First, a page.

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State CIO, CTO Discuss Enterprise-Level Initiatives

State Chief Information Officer Amy Tong and Chief Technology Officer Liana Bailey-Crimmins updated attendees Friday on several far-reaching IT projects and initiatives now underway. They spoke at the Techwire State of Technology California Industry Forum.

Lines of code overlayed over a data center.
As state Chief Information Officer Amy Tong prepares to head the Office of Digital Innovation in January, she leaves in the works a wide array of enterprise-level initiatives to aid the state’s roughly 150 entities.

Tong, who is also the director of the California Department of Technology, and Liana Bailey-Crimmins, state chief technology officer, updated roughly 200 attendees Friday on state IT projects during the Techwire State of Technology California Industry Forum, in conversation with e.Republic Executive Vice President and Techwire Publisher Alan Cox.* Among the takeaways:

  • CDT’s Technology Modernization Fund, established based on successes stabilizing key IT programs and standing up new ones during the pandemic, is poised to select its first group of awards this week to state entities facing IT business challenges. The fund, Bailey-Crimmins said, enables applicants selected to “do proofs of concept, do the small investments of big value, short sprints that allow us to really take advantage of the industry and the technology out there. And be able to deliver something fairly quick, versus waiting four to five years.” Selection is a multi-stage process including a readiness assessment and a proposal presentation. Work is already underway on the first round of projects, Tong said, indicating each is under $5 million in estimated cost, but is “one of those quick-win things that are completed in a shorter time frame but are high value, that are impactful ... .” It’s not certain how many proposals will be selected, Tong said. The second round of proposals will begin in February.
    “This is the rapid pace as well as the energy that we want it to also have,” the CIO said. “We’re also going to help them expedite the procurement so that they can have a team that’s in place and fully utilize the funds as fast as possible, to develop the product that they are set up to do.” The TMF is capitalized with $25 million.
  • There’s also a new, related state fund that’s centered on stabilizing critical services. It’s capitalized with a Budget Change Proposal that sought $11.4 million in fiscal year 2021-2022, $9.4 million in FY 2022-23, and $6.4 million ongoing “to invest in proactive measures to stabilize critical services and enhance performance statewide,” and to augment resources for the Broadband for All initiative. The fund is, Tong said, “in many cases, I could say more important because it deals with existing systems that are mission critical.” Its origins, too, lie in the pandemic, Bailey-Crimmins said, when officials realized public health systems “were not architected in a way to handle the level of demand on those systems and they started having issues under the hood.”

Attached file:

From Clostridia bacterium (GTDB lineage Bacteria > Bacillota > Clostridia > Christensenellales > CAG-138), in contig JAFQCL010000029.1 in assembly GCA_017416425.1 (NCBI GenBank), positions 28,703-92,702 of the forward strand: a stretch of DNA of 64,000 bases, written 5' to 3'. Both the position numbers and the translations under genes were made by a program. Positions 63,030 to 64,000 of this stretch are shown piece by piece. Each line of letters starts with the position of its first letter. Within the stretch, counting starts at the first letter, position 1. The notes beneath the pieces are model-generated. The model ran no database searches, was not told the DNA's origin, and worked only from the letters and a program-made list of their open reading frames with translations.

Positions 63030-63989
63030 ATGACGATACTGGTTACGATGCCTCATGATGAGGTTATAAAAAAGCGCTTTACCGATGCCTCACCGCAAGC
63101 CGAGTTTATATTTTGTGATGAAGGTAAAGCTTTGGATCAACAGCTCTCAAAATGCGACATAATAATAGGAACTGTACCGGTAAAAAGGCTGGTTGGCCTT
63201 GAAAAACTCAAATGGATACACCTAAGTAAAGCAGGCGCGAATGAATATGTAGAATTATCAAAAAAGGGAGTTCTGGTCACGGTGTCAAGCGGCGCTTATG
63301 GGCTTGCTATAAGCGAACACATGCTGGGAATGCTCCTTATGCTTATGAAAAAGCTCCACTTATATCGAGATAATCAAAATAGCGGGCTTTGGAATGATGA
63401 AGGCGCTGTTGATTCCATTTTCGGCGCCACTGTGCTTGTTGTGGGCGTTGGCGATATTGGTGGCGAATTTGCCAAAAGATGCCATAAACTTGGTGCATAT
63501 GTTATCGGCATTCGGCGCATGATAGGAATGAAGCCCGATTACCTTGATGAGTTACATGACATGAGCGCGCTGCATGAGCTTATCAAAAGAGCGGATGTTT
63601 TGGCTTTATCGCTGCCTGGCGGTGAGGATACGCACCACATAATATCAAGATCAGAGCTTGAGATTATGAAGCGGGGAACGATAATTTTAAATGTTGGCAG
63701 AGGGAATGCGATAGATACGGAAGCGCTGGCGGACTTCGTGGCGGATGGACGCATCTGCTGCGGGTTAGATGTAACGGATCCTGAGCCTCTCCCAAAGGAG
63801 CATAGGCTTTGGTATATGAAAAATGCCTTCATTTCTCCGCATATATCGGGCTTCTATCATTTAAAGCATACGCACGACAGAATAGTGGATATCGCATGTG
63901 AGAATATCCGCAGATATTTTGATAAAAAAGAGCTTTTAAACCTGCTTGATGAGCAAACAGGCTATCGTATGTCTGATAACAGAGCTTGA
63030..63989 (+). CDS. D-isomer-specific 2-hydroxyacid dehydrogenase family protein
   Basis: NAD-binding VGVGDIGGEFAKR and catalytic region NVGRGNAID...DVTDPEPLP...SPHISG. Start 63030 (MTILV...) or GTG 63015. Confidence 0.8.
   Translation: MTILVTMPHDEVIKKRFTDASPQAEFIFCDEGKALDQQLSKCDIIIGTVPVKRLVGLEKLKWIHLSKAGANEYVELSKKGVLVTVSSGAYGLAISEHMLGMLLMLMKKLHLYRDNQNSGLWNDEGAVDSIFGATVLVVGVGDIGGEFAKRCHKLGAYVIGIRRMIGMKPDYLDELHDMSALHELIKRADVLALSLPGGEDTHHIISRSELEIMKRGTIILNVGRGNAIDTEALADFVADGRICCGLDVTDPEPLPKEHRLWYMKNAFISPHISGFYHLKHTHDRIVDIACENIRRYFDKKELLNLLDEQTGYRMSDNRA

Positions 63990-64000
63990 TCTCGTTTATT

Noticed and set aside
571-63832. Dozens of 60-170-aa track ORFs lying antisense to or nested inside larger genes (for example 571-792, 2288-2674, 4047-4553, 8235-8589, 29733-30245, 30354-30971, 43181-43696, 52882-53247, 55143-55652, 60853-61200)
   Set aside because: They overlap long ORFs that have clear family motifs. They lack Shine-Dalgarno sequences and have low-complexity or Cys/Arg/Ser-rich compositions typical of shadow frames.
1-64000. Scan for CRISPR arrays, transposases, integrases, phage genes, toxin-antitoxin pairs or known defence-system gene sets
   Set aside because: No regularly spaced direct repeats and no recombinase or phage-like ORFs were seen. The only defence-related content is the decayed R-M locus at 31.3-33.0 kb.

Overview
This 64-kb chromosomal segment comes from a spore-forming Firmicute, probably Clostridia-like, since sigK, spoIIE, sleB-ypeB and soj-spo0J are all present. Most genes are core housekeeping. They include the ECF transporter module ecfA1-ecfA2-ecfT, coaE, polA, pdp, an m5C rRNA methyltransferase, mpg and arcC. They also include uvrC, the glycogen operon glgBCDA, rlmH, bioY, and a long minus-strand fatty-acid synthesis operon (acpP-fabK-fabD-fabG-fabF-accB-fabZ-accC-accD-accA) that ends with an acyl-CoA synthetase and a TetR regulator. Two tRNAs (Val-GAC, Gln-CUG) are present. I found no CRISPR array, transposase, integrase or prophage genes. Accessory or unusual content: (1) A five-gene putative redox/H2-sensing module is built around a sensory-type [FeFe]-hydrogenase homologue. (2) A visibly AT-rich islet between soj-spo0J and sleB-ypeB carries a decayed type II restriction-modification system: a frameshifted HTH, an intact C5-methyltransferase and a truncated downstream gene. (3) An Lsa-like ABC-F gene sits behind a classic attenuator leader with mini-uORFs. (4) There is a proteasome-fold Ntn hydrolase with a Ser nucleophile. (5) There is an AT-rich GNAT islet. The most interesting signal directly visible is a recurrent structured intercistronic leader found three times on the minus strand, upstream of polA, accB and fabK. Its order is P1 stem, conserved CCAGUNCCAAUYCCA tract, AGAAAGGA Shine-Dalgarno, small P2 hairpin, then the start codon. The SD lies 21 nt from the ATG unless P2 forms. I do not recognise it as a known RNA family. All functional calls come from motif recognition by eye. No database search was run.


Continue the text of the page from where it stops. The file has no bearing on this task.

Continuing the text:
“We talk about modernization, but you need to make sure that your system is stable and that it’s running as it’s needed, and as it’s stable, then you can modernize,” said Bailey-Crimmins, who is also chief of the Office of Technology Services within CDT. She compared it to triage in the health industry and called it “an opportunity where we have resources and some money to go in and assess at an application layer, a network layer, actually look at the risk.” This initiative has essentially two aspects: staff and experts to examine a critical application and its infrastructure; or, if that expertise is for some reason unavailable, the potential of “a little bit of consulting dollars.” But, Tong said, potential candidates here could also be eligible for the TMF. Unlike the TMF, which recently closed its first round of applications, projects here are being selected through more of a consensus model, though a later round may involve self-nominations.
  • Tong cited the Project Approval Lifecycle (PAL) as one of the highlights of her time as state CIO and CDT director. But, she pointed out, work is now underway to further modernize it beyond the existing “PAL 2.0.” Under the leadership of Chinyere “Chi” Emodi, whom Gov. Newsom appointed last month as state chief project officer and deputy director for CDT’s Office of Statewide Project Delivery, staff and officials are well along on “PAL 2022.” “Which means, in the spring time frame, you’re going to have a new, unveiled, newly improved PAL process,” Tong said. She cautioned attendees to keep in mind that PAL — initiated in July 2015 and rolled out during the next year — isn’t a “set time frame,” but indicated a majority of requests got approval in less than six months.
  • Ongoing large-scale public-sector retirements leave the state facing several challenges, Bailey-Crimmins said. One is ensuring that service delivery doesn’t flag as institutional knowledge departs. Another is changing the way people — including technical experts and college students who may be future technology workers — think about mainframe. In actuality, CDT offers modern, reliable and agile varieties of platform hosting, and mainframe is typically as resilient as it is foundational, the CTO said.
    “When you look at an application, that is something that’s going to be around for a while, both new or old, it is definitely a viable solution for old talent and new talent,” Bailey-Crimmins said.

Editor’s note: A video recording of this briefing is available online.

*Cox is also publisher of Government Technology magazine, which, like Techwire, is a publication of e.Republic.
Theo Douglas is Assistant Managing Editor of Industry Insider — California.